Heat pump

  • As with solar panels there are a number of different heat pumps you can use to heat your pool.
  • Air Source Heat Pumps can magnify the heat energy in our atmosphere up to a ratio of 6 units of energy output at a production cost of 1 unit.
  • The other option is Ground Source Heat Pumps. The installation process is more complex and expensive, as you need a fair amount of land to lay the pipework underground. However once installed, they are more efficient than Air Source Heat pumps. The underground collectors absorb heat energy available throughout the year. This is maintained at a greater temperature than if it were above ground.
  • You might also want to use a pool heat pump if you don’t already have one. A pool heat pump uses warmth drawn from the outside air to heat the pool water. Pool heat pumps cost more than gas heaters, but because of their high efficiencies, the yearly operating cost ends up being less than a gas heater. They can also last longer.


  • As mentioned before the area surrounding your indoor pool is just as important as your pool and its operating systems if you want to conserve energy.
  • We are in the business of stretch ceilings which are the perfect choice of ceiling for indoor swimming pools. They can help you save on heating costs as they are installed below your original ceiling so create another layer of insulation (and you can put additional insulation in this layer too!) between your room and your roof.
  • They are very far longer-lasting and easier to maintain than other ceiling options, saving you more money in the long-run.


  • While we are talking about ceilings we should also mention lighting. LED long life lighting is the way to go as they use less energy and last longer. In combination with stretch ceilings you can also achieve some very impressive lighting effects like blue sky and white clouds or a twinkling night sky.

Roof and wall insulation

  • As mentioned above with ceiling insulation, loft and wall insulation will help you reduce the costs of having to heat your room to maintain a good balance with your pool temperature.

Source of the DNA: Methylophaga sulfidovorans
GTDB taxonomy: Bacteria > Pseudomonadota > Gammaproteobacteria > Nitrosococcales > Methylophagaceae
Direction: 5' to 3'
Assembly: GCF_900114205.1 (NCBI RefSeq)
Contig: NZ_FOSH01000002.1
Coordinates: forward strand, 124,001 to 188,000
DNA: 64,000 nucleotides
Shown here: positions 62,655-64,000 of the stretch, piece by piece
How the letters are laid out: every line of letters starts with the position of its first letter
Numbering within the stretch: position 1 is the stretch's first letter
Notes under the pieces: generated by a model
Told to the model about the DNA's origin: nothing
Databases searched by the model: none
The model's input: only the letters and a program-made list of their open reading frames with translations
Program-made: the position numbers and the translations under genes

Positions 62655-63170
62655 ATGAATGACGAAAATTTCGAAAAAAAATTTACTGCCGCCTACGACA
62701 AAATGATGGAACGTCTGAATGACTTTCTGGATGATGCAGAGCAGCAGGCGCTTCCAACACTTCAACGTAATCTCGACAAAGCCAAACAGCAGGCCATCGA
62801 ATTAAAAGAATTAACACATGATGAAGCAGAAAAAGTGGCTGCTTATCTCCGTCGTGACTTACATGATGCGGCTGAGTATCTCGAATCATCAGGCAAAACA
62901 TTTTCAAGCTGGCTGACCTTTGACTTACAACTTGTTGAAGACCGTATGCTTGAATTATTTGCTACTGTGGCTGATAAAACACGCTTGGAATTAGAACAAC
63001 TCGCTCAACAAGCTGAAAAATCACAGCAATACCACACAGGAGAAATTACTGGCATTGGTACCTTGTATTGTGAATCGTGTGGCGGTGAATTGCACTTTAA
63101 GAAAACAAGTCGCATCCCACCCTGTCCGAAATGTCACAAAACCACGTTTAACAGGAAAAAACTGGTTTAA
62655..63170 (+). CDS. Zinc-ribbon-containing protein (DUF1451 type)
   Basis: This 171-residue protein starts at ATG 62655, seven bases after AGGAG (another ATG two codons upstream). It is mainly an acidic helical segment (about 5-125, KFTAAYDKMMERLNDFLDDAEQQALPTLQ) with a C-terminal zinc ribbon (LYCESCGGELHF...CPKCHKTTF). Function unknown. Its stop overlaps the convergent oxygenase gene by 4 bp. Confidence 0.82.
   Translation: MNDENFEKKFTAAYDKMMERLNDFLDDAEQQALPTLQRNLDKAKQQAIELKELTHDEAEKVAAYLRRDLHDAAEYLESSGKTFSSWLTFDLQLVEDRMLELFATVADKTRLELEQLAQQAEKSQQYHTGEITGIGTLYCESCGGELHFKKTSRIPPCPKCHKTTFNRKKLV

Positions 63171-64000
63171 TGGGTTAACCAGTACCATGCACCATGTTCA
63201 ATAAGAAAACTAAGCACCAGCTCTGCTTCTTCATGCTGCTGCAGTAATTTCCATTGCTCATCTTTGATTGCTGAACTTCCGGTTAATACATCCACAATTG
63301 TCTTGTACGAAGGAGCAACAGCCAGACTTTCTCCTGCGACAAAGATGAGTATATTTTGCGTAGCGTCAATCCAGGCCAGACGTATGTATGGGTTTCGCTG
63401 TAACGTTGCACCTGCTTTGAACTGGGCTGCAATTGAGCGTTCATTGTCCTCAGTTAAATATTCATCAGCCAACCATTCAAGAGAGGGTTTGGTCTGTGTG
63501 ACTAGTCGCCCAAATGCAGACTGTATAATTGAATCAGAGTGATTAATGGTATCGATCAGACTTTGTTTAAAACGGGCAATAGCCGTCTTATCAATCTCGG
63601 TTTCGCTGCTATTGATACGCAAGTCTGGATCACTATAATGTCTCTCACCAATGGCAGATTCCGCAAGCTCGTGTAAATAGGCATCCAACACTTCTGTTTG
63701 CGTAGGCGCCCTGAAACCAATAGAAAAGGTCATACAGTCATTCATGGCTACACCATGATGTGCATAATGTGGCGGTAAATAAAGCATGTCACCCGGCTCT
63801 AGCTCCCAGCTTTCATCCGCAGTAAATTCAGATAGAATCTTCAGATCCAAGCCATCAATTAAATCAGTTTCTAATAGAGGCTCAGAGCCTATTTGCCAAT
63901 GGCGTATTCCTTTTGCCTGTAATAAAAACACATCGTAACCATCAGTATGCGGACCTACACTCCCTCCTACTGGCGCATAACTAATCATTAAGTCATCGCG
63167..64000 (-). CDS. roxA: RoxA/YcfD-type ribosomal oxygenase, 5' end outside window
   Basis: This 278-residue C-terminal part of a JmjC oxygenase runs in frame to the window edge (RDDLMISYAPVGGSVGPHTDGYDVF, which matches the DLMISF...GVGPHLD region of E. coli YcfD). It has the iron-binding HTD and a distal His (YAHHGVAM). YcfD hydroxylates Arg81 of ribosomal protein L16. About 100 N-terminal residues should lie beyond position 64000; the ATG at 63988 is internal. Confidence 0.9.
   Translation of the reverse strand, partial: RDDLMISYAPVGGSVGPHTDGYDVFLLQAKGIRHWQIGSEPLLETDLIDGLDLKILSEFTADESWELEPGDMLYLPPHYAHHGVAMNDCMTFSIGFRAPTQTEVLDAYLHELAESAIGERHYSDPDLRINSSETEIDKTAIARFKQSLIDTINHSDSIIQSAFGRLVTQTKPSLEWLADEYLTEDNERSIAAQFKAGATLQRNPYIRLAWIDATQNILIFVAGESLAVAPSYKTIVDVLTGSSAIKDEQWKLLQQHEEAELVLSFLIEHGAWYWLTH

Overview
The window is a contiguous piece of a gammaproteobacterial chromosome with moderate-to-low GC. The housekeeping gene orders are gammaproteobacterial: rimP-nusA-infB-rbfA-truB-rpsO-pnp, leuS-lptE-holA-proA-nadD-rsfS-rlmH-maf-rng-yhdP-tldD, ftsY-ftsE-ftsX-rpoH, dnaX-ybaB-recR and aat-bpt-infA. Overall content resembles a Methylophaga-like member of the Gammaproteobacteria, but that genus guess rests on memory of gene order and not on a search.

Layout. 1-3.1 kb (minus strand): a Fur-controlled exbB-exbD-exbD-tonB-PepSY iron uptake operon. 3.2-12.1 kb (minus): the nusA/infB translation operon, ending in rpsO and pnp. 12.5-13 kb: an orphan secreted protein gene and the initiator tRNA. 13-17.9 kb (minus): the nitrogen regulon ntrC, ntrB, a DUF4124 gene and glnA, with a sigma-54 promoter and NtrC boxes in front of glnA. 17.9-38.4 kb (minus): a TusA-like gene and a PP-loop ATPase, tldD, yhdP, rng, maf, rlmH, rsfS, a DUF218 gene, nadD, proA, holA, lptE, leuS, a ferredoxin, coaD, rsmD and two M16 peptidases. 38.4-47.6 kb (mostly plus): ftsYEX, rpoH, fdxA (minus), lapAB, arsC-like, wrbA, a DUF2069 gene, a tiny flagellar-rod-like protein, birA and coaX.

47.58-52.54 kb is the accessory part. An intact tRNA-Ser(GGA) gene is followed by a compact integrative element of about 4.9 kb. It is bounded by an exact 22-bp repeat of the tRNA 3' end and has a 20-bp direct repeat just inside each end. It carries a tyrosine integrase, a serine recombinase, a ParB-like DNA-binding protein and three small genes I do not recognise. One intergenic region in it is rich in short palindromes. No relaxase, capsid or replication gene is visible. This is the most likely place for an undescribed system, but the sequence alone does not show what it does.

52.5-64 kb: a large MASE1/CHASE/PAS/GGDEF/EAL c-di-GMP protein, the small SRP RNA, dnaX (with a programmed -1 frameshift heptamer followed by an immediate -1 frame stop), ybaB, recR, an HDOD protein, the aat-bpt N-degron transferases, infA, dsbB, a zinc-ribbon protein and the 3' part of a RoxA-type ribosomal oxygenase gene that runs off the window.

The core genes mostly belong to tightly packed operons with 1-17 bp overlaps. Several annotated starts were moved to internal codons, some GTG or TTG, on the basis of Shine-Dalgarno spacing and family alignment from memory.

Pool insulation

  • We’re sure you have heard of wall and roof insulation, maybe not ceiling insulation, but did you know you can also insulate your swimming pool walls to retain the heat of your pool water. The insulation is installed underneath the concrete at the bottom of the pool and on the outside walls of the pool chamber.

Pool covers

  • For heated swimming pools most of the heat is lost through surface water evaporation, so investing in a good quality swimming pool cover is a good idea. Their function is both heat and vapour retention, lost heat requires replacement and vapour escaping into the pool room environment will require additional dehumidification to protect the building.
  • Maybe less so for inside pools but covers also prevent dirt and debris from getting into your pool water which will require more filtration energy and therefore cost to remove.

Use Saltwater

  • Saltwater swimming pools offer a number of benefits. They require less maintenance and are less costly to sanitise your pool versus chlorine on an ongoing basis. Saltwater is also gentler on the skin, eyes and hair of and are particularly suitable for individuals with health conditions like asthma or allergies.

Build a smaller pool

  • We apologise for stating the obvious but if you have not built your pool and are concerned about costs take the time to consider if you can reduce the size of your pool and consequently the cost to hear.

Rent out your pool

  • Did you know apps like swimply now exist to help you rent out your swimming pools (or tennis court) by the hour?

We hope you found these ideas useful. If you would like to find out more about installing a stretch ceiling for your indoor pool please get in touch.

Our Story


Get a Free Quote Now

As Easy Ceiling has its own factory we promise rapid installation of high quality stretch ceilings and a lowest UK price guarantee.

    Send me a monthly email with your latest news and offers

    Easy Ceiling is committed to protecting and respecting your privacy. By agreeing to our privacy policy you consent to allow us to store and process the personal details you submit solely to provide you with relevant information about Easy Ceiling’s products and services.

    * Required